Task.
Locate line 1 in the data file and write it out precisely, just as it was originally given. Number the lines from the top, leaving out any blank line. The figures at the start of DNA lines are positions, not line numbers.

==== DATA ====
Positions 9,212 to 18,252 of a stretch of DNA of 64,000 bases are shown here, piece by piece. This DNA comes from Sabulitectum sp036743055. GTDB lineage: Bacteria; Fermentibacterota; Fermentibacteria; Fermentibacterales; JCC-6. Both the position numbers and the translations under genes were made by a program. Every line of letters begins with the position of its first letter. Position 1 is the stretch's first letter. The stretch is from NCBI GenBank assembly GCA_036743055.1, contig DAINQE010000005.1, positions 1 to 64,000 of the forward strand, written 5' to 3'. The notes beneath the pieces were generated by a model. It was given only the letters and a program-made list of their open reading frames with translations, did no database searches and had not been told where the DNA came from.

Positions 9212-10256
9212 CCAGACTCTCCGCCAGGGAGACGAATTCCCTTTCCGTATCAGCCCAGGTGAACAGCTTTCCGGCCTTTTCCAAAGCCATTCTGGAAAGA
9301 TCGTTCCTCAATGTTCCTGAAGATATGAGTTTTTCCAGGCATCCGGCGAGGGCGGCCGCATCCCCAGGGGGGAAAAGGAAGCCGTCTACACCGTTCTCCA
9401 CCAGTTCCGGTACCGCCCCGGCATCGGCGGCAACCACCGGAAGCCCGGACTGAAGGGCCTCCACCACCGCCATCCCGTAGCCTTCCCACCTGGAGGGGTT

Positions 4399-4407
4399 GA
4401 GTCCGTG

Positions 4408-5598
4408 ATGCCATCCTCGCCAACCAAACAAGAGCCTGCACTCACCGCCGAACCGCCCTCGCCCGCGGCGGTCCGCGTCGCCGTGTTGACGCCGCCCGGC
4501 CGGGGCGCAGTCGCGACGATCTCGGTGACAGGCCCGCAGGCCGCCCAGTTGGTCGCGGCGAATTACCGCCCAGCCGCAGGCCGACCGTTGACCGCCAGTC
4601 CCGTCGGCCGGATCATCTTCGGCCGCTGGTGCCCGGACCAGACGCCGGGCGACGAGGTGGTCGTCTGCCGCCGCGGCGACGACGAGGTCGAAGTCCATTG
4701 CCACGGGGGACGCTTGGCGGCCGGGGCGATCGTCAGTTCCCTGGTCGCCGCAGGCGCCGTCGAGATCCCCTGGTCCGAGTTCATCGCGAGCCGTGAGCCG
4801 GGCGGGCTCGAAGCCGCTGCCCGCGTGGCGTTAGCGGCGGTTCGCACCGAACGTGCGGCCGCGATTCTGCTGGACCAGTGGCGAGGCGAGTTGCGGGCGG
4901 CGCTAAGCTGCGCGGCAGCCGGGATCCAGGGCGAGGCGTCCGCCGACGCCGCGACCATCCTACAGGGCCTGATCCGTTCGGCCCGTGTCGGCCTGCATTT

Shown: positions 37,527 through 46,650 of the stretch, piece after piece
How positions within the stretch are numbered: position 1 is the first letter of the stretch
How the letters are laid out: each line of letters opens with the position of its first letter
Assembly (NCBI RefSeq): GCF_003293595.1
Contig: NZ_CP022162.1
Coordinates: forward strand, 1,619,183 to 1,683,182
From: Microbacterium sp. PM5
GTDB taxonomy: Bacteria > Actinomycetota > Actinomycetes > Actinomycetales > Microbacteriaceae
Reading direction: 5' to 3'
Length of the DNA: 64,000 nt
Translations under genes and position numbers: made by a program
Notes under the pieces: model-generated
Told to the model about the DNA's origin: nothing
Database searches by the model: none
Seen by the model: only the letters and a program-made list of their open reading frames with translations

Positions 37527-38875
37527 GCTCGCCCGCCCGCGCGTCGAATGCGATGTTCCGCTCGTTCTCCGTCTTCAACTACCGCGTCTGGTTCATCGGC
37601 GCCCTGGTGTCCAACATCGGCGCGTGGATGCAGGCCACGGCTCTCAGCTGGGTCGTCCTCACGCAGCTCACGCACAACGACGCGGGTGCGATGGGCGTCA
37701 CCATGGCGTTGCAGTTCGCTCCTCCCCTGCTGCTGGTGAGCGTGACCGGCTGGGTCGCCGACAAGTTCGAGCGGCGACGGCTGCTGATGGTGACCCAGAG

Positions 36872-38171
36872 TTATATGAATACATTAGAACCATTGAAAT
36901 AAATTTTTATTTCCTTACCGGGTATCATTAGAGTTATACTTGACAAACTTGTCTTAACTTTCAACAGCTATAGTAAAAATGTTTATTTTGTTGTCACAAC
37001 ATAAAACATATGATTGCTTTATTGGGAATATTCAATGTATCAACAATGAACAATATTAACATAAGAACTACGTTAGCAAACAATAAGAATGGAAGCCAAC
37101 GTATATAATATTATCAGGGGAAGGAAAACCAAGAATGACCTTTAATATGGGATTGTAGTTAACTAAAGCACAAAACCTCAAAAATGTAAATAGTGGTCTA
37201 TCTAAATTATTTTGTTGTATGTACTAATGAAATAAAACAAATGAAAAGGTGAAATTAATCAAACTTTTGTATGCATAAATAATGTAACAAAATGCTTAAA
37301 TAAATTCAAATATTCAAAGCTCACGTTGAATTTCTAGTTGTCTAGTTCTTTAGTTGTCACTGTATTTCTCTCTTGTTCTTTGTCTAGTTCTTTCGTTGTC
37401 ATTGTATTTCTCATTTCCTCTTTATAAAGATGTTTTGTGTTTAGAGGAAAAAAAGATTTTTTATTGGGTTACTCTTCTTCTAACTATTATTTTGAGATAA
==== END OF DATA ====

Positions 9,212 to 18,252 of a stretch of DNA of 64,000 bases are shown here, piece by piece. This DNA comes from Sabulitectum sp036743055. GTDB lineage: Bacteria; Fermentibacterota; Fermentibacteria; Fermentibacterales; JCC-6. Both the position numbers and the translations under genes were made by a program. Every line of letters begins with the position of its first letter. Position 1 is the stretch's first letter. The stretch is from NCBI GenBank assembly GCA_036743055.1, contig DAINQE010000005.1, positions 1 to 64,000 of the forward strand, written 5' to 3'. The notes beneath the pieces were generated by a model. It was given only the letters and a program-made list of their open reading frames with translations, did no database searches and had not been told where the DNA came from.